Opinions : Column
Resurrecting a political boogeyman

Throughout the early 1990's and early 2000's, many American politicians have called Russia and other countries our geopolitical enemy. Yet, according to guest writer Nigel Alcorn, we should be nourishing positive relationships with other nations, abandoning years of tension for political resolution.
April 24, 2012

Remember when President Barack Obama was caught telling the leader of Russia that concerns over missile defense will likely have to be addressed after the November U.S. elections?

"I will transmit this information to Vladimir [Putin]," President Dmitry Medvedev replied. Sinister stuff, right?

Clearly, the exchange was too sinister for Governor Mitt Romney to keep his mouth shut. The presidential candidate declared it an "alarming and troubling development." The Russian Federation is "our number one geopolitical foe," after all.

The truth is, Russia should be a vital geopolitical ally. The fact that it's not should concern everyone, as should the fact that a candidate feels he can gain traction by vilifying this particular bilateral relationship.

Take weapons of mass destruction. In 2002-2003, we were oh-so worried that a Third World thug might be manufacturing them. Meanwhile, we acted as if those thousands of Russian nuclear warheads simply disappeared after 1991, as if a nation with degrading infrastructure and questionable control over its devices was irrelevant. What would a Romney administration do on that count, other than antagonize the only other country able to completely destroy ours?

It's not just Republicans, of course. The Clinton administration initiated the expansion of the North Atlantic Treaty Organization (NATO), and the government's stance has remained largely unchanged, even under Obama's "reset." Indeed, NATO enlargement could be said to bear the post-Cold War Democratic Party's brand--Republicans have military unilateralism, and the Democrats have NATO and modern-day containment.

Even so, a Romney presidency can only worsen our relations with Russia. Under Obama, NATO membership may still be open for Ukraine and Georgia, but he isn't being excessively pushy about it. I can only imagine what Mitt Romney would do to change that.

"Overall, the presumptive GOP nominee seems to be trying to compensate for his socially moderate record as governor by taking his tough talk on national security to comically grandiose levels." -- Nigel Alcorn, Guest writer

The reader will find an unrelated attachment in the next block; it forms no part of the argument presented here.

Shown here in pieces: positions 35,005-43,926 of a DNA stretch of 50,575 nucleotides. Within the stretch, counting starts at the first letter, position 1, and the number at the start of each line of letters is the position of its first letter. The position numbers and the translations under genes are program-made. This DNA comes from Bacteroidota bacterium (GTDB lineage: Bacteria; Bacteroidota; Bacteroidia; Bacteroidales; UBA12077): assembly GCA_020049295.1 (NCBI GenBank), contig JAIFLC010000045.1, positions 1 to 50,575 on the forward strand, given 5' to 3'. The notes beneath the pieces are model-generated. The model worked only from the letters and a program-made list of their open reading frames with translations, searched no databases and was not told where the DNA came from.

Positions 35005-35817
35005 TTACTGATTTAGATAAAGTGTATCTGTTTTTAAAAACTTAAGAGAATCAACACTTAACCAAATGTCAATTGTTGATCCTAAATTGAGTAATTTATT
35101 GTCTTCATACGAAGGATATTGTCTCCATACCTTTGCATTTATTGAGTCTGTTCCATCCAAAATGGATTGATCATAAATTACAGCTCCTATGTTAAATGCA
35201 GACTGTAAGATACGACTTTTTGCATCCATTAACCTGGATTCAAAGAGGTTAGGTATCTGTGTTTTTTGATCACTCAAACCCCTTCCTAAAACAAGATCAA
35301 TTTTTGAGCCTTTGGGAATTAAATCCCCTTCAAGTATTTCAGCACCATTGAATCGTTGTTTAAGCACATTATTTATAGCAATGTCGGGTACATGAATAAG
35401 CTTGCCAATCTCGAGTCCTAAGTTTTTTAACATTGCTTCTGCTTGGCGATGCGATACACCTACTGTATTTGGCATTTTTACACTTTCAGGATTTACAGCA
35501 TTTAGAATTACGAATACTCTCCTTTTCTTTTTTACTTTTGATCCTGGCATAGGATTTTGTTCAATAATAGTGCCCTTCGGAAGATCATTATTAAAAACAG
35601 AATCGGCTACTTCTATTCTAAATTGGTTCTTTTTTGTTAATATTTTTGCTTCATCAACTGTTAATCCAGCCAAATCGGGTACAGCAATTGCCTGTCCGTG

But I can already see those Bush-era missile plans in Eastern Europe going forward--and then some. Also, remember Mitt Romney's novel take on New Strategic Arms Reduction Treaty (START)?

Forget about any further arms control efforts. Overall, the presumptive GOP nominee seems to be trying to compensate for his socially moderate record as governor by taking his tough talk on national security to comically grandiose levels.

But why bash Russia, which has reverted to a strategically defensive position over the course of my lifetime? Washington hawks always need some kind of mortal danger, something to justify spending $6.2 trillion more on "defense" over the next ten years, as the Romney-approved Ryan Budget calls for.

That means shielding the Pentagon from the kind of slashing that domestic programs are forced to incur. For boy wonder Congressman Paul Ryan himself, it means implying that the Joint Chiefs of Staff are withholding their "true advice" about the defense cuts they endorsed. And, in the absence of any existential threat that can be dealt with militarily, it means finding (or resurrecting) another international boogeyman.

This makes Romney's singling out of Russia particularly unfortunate. It's imperative that America's current militarized outlook be replaced by sensible policy coordination among cooperative nations and traditional allies alike. This applies to climate change, nuclear proliferation and terrorism. Russia is probably the only other nation indispensable for all three. Only by demilitarizing this relationship, mutually reducing reliance on nuclear weapons and forming a true partnership with the Kremlin can a more just and safe world order start to be realized.

Through all the destructive and distracting foreign adventures America has embarked on over the past decade, that hasn't changed. Mitt Romney is feeling alarmed and troubled for all the wrong reasons.

For more opinions, read the April 20 article Architectural business inspires junior.

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